Discussions of the link between intimate partner violence and gun deaths are not entirely novel in the United States. A number of groups are calling for tougher gun laws, to close the loopholes that make it so easy for violent partners to get and keep guns. The problem, though, is that even with these loopholes closed, many mass shooters with a history of violence would still be eligible to own guns, because they either weren’t convicted, or were never brought to trial in the first place.

The United States has a culture of violence, and a culture of misogyny. These two things are a heady mixture, because when men beat women, those same women do not necessarily feel safe or confident about reporting that abuse to law enforcement, about following that through to trial. They fear retaliation and more abuse, targeting not just them, but their children and pets. They’re concerned about economic abuse, the risk of being unable to leave a relationship due to financial entanglements. They’re ashamed, or fear being caught in a situation where friends, family, and coworkers are dismissive, taking the side of the abusive partner.

Those who do report may face indifference or hostility from police officers — intimate partner violence is pervasive in the law enforcement community — or they may be unwilling to face the grueling process of report, investigation, and eventual trial. Misogyny means that men win trials involving violence against women because juries are sympathetic. This week, 12 people declared that they were ‘deadlocked’ on the question of whether noted rapist Bill Cosby is in fact a rapist. Because America cultivates a culture of abuse and disdain for women.

Women in America are not just shot. They are beaten and stabbed and choked. They are screamed at and chased down the street. They are killed for wearing hijab, not smiling, being sluts, not wanting to have sex, or just because.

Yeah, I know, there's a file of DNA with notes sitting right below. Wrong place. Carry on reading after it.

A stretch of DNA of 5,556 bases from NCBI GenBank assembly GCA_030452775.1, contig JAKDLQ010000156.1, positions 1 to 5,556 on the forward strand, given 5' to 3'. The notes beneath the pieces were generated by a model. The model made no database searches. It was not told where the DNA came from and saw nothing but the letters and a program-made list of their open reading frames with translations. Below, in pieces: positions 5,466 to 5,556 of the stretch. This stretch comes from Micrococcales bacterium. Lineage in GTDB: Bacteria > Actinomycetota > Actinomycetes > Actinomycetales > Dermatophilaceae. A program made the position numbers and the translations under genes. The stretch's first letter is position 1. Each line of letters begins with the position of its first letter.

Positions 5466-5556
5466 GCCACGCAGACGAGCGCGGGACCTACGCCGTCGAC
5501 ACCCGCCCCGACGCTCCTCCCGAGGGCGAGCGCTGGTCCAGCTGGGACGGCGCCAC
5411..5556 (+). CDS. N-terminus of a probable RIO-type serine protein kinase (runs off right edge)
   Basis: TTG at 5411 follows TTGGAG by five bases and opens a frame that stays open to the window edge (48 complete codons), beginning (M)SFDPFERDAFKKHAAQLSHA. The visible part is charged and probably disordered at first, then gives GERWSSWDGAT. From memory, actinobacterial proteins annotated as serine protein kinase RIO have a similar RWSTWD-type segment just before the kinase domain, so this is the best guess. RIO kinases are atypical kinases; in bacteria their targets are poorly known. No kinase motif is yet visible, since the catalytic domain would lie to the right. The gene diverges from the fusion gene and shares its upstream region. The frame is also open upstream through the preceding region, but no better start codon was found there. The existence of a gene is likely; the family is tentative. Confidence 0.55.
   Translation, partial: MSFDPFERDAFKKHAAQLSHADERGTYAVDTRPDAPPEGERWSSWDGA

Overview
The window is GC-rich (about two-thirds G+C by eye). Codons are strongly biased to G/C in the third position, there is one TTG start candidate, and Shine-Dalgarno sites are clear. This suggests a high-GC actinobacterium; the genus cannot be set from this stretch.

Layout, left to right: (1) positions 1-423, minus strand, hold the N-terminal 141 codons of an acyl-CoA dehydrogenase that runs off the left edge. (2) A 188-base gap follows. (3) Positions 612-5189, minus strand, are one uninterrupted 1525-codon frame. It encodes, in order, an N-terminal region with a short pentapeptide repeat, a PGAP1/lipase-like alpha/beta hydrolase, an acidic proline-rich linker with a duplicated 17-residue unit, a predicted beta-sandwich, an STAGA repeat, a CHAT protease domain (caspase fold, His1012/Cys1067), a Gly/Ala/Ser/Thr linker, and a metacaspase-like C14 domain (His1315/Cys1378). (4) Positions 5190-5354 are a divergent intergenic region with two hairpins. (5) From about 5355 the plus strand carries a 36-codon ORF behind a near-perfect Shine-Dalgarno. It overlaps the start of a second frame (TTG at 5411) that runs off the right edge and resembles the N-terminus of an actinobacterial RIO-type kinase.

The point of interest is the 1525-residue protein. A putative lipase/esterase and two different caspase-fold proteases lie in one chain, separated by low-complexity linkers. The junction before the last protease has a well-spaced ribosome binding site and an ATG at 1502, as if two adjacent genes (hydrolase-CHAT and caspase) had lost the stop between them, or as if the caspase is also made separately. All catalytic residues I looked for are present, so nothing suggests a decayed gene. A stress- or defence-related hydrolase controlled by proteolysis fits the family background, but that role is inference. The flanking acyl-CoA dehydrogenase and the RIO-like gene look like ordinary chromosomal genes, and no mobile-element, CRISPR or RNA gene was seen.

They are harassed and tormented on social media, on platforms that have a clear disinterest in addressing the abusive climates they have allowed to bloom. That online harassment spills offline, too, with primarily male abusers stalking primarily female victims to their homes, workplaces, and public events. In the United States, this kind of violence is treated as ‘just part of being a woman,’ instead of the profound violation that it is.

If you want to stop gun violence in America, you must stop the larger culture of abuse that feeds it. Children need to learn that violence is not acceptable, and that violence has actual consequences. Adults need to create a framework for identifying and addressing violence, rather than dismissing it as a minor concern. People who behave violently toward others need to be provided with resources to address that violence — such as counseling — while victims of violence need to be supported.

America cannot create a culture of nonviolence in a single generation. But treating this simply as a gun problem isn’t going to address the fact that America is a violent, dangerous place — even when no guns are present.

Photo: Paul Stein/Creative Commons